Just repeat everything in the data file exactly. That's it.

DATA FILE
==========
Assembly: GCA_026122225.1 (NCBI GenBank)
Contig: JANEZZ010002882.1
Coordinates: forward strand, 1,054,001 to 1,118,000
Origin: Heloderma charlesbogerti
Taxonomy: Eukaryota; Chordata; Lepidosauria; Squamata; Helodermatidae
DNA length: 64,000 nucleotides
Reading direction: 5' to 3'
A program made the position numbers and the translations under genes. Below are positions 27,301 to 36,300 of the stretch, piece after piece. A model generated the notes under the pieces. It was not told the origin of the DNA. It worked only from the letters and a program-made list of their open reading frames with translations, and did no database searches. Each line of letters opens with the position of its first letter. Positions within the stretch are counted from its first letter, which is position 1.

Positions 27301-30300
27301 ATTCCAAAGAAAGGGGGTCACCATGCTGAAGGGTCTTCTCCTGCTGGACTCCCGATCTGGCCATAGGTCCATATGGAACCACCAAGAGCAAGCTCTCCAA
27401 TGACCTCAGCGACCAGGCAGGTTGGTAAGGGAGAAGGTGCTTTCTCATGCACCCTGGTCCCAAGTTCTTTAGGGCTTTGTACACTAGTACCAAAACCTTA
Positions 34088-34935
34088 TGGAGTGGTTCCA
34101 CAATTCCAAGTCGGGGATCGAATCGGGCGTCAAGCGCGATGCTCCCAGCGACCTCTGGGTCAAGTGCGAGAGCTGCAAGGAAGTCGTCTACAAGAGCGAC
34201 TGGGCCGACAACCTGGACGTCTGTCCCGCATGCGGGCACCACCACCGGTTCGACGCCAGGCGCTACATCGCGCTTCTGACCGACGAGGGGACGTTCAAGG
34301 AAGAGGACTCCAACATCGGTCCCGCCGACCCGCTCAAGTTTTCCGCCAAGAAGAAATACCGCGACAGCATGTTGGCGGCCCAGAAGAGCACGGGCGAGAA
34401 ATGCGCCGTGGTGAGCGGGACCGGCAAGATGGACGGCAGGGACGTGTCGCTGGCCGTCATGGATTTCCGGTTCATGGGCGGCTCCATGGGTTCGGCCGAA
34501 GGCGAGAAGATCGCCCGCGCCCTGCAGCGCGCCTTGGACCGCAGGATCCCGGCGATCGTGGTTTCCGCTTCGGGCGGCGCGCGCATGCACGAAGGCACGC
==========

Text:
Assembly: GCA_026122225.1 (NCBI GenBank)
Contig: JANEZZ010002882.1
Coordinates: forward strand, 1,054,001 to 1,118,000
Origin: Heloderma charlesbogerti
Taxonomy: Eukaryota; Chordata; Lepidosauria; Squamata; Helodermatidae
DNA length: 64,000 nucleotides
Reading direction: 5' to 3'
A program made the position numbers and the translations under genes. Below are positions 27,301 to 36,300 of the stretch, piece after piece. A model generated the notes under the pieces. It was not told the origin of the DNA. It worked only from the letters and a program-made list of their open reading frames with translations, and did no database searches. Each line of letters opens with the position of its first letter. Positions within the stretch are counted from its first letter, which is position 1.

Positions 27301-30300
27301 ATTCCAAAGAAAGGGGGTCACCATGCTGAAGGGTCTTCTCCTGCTGGACTCCCGATCTGGCCATAGGTCCATATGGAACCACCAAGAGCAAGCTCTCCAA
27401 TGACCTCAGCGACCAGGCAGGTTGGTAAGGGAGAAGGTGCTTTCTCATGCACCCTGGTCCCAAGTTCTTTAGGGCTTTGTACACTAGTACCAAAACCTTA
Positions 34088-34935
34088 TGGAGTGGTTCCA
34101 CAATTCCAAGTCGGGGATCGAATCGGGCGTCAAGCGCGATGCTCCCAGCGACCTCTGGGTCAAGTGCGAGAGCTGCAAGGAAGTCGTCTACAAGAGCGAC
34201 TGGGCCGACAACCTGGACGTCTGTCCCGCATGCGGGCACCACCACCGGTTCGACGCCAGGCGCTACATCGCGCTTCTGACCGACGAGGGGACGTTCAAGG
34301 AAGAGGACTCCAACATCGGTCCCGCCGACCCGCTCAAGTTTTCCGCCAAGAAGAAATACCGCGACAGCATGTTGGCGGCCCAGAAGAGCACGGGCGAGAA
34401 ATGCGCCGTGGTGAGCGGGACCGGCAAGATGGACGGCAGGGACGTGTCGCTGGCCGTCATGGATTTCCGGTTCATGGGCGGCTCCATGGGTTCGGCCGAA
34501 GGCGAGAAGATCGCCCGCGCCCTGCAGCGCGCCTTGGACCGCAGGATCCCGGCGATCGTGGTTTCCGCTTCGGGCGGCGCGCGCATGCACGAAGGCACGC